Raspberry Pi 3 on sale now


In celebration of our fourth birthday, we thought it would be fun to release something new. Accordingly, Raspberry Pi 3 is now on sale for $35 (the same price as the existing Raspberry Pi 2), featuring:

  • A 1.2GHz 64-bit quad-core ARM Cortex-A53 CPU (~10x the performance of Raspberry Pi 1)
  • Integrated 802.11n wireless LAN and Bluetooth 4.1
  • Complete compatibility with Raspberry Pi 1 and 2
Raspberry Pi 3 Model B
Raspberry Pi 3 Model B


For Raspberry Pi 3, Broadcom have supported us with a new SoC, BCM2837. This retains the same basic architecture as its predecessors BCM2835 and BCM2836, so all those projects and tutorials which rely on the precise details of the Raspberry Pi hardware will continue to work. The 900MHz 32-bit quad-core ARM Cortex-A7 CPU complex has been replaced by a custom-hardened 1.2GHz 64-bit quad-core ARM Cortex-A53. Combining a 33% increase in clock speed with various architectural enhancements, this provides a 50-60% increase in performance in 32-bit mode versus Raspberry Pi 2, or roughly a factor of ten over the original Raspberry Pi.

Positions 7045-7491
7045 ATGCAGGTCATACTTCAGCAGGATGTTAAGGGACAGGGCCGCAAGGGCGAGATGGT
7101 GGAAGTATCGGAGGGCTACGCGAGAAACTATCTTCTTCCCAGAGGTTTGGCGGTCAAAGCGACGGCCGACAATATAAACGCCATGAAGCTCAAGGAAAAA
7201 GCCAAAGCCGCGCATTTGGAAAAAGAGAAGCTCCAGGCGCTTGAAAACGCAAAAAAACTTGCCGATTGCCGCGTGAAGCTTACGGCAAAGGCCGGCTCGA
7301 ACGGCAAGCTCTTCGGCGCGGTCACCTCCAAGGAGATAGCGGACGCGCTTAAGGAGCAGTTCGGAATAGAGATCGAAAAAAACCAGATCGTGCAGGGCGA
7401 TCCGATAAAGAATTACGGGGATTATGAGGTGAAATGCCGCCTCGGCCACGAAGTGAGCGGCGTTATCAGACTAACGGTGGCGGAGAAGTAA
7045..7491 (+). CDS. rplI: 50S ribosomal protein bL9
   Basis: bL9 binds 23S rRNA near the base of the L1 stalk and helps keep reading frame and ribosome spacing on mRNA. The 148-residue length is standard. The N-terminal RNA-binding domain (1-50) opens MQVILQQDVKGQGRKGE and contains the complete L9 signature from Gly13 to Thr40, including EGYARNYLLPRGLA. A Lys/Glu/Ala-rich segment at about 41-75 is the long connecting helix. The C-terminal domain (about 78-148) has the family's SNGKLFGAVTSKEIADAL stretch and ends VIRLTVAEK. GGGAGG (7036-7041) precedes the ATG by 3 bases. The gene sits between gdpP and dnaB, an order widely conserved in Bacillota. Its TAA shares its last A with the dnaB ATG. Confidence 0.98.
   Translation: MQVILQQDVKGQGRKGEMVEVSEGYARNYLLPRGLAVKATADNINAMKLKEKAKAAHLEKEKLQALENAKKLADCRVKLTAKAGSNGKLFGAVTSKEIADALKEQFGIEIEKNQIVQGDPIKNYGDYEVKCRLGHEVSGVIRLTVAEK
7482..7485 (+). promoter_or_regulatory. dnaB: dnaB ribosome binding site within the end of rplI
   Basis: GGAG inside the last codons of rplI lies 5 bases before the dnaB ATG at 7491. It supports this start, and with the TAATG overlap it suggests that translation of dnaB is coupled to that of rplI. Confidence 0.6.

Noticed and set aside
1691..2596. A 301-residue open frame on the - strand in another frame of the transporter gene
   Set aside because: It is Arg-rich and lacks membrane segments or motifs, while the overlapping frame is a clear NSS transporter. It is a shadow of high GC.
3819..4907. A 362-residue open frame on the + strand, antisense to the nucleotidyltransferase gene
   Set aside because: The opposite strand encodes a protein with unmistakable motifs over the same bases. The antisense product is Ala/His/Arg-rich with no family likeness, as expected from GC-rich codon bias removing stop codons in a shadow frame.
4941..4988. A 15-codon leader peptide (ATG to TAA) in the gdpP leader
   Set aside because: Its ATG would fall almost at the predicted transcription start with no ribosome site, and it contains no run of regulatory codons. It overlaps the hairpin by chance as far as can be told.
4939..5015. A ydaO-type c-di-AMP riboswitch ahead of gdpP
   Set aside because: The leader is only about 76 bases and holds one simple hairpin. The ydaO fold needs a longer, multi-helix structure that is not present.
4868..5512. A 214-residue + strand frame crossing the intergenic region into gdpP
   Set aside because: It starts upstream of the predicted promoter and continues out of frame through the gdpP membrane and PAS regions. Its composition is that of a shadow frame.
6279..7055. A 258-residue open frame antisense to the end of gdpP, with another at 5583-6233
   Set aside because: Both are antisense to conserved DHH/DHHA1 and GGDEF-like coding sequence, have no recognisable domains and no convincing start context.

James Adams spent the second half of 2015 designing a series of prototypes, incorporating BCM2837 alongside the BCM43438 wireless “combo” chip. He was able to fit the wireless functionality into very nearly the same form-factor as the Raspberry Pi 1 Model B+ and Raspberry Pi 2 Model B; the only change is to the position of the LEDs, which have moved to the other side of the SD card socket to make room for the antenna. Roger Thornton ran the extensive (and expensive) wireless conformance campaign, allowing us to launch in almost all countries simultaneously. Phil Elwell developed the wireless LAN and Bluetooth software.

All of the connectors are in the same place and have the same functionality, and the board can still be run from a 5V micro-USB power adapter. This time round, we’re recommending a 2.5A adapter if you want to connect power-hungry USB devices to the Raspberry Pi.

You’ll need a recent NOOBS or Raspbian image from our downloads page. At launch, we are using the same 32-bit Raspbian userland that we use on other Raspberry Pi devices; over the next few months we will investigate whether there is value in moving to 64-bit mode.

Find a Raspberry Pi 3: